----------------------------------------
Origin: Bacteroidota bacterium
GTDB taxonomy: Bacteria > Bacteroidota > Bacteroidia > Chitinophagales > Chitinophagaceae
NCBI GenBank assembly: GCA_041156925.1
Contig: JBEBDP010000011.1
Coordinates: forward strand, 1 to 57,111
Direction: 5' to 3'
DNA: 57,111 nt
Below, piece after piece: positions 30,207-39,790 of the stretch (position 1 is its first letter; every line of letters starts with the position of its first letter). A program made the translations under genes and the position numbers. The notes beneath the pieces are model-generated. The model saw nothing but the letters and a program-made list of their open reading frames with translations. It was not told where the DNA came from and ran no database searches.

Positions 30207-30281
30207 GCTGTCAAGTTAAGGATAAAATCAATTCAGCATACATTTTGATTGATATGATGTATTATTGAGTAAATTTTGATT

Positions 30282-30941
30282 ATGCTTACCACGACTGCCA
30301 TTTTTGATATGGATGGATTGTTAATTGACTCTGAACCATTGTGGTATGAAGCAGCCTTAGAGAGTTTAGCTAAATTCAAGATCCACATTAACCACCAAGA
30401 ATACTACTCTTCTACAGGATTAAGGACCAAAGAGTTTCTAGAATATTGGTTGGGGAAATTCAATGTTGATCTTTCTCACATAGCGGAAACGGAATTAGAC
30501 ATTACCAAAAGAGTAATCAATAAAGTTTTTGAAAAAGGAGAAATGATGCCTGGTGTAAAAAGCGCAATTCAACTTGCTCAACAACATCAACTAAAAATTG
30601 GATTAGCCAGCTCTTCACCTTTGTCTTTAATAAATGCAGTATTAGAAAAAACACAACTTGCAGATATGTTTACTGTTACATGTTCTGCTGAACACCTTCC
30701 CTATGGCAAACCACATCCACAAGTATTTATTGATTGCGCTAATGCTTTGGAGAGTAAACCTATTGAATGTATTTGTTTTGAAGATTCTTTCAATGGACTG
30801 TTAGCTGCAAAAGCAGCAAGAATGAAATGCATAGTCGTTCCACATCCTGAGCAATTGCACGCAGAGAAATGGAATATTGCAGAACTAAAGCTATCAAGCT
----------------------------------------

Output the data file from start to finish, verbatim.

Origin: Bacteroidota bacterium
GTDB taxonomy: Bacteria > Bacteroidota > Bacteroidia > Chitinophagales > Chitinophagaceae
NCBI GenBank assembly: GCA_041156925.1
Contig: JBEBDP010000011.1
Coordinates: forward strand, 1 to 57,111
Direction: 5' to 3'
DNA: 57,111 nt
Below, piece after piece: positions 30,207-39,790 of the stretch (position 1 is its first letter; every line of letters starts with the position of its first letter). A program made the translations under genes and the position numbers. The notes beneath the pieces are model-generated. The model saw nothing but the letters and a program-made list of their open reading frames with translations. It was not told where the DNA came from and ran no database searches.

Positions 30207-30281
30207 GCTGTCAAGTTAAGGATAAAATCAATTCAGCATACATTTTGATTGATATGATGTATTATTGAGTAAATTTTGATT

Positions 30282-30941
30282 ATGCTTACCACGACTGCCA
30301 TTTTTGATATGGATGGATTGTTAATTGACTCTGAACCATTGTGGTATGAAGCAGCCTTAGAGAGTTTAGCTAAATTCAAGATCCACATTAACCACCAAGA
30401 ATACTACTCTTCTACAGGATTAAGGACCAAAGAGTTTCTAGAATATTGGTTGGGGAAATTCAATGTTGATCTTTCTCACATAGCGGAAACGGAATTAGAC
30501 ATTACCAAAAGAGTAATCAATAAAGTTTTTGAAAAAGGAGAAATGATGCCTGGTGTAAAAAGCGCAATTCAACTTGCTCAACAACATCAACTAAAAATTG
30601 GATTAGCCAGCTCTTCACCTTTGTCTTTAATAAATGCAGTATTAGAAAAAACACAACTTGCAGATATGTTTACTGTTACATGTTCTGCTGAACACCTTCC
30701 CTATGGCAAACCACATCCACAAGTATTTATTGATTGCGCTAATGCTTTGGAGAGTAAACCTATTGAATGTATTTGTTTTGAAGATTCTTTCAATGGACTG
30801 TTAGCTGCAAAAGCAGCAAGAATGAAATGCATAGTCGTTCCACATCCTGAGCAATTGCACGCAGAGAAATGGAATATTGCAGAACTAAAGCTATCAAGCT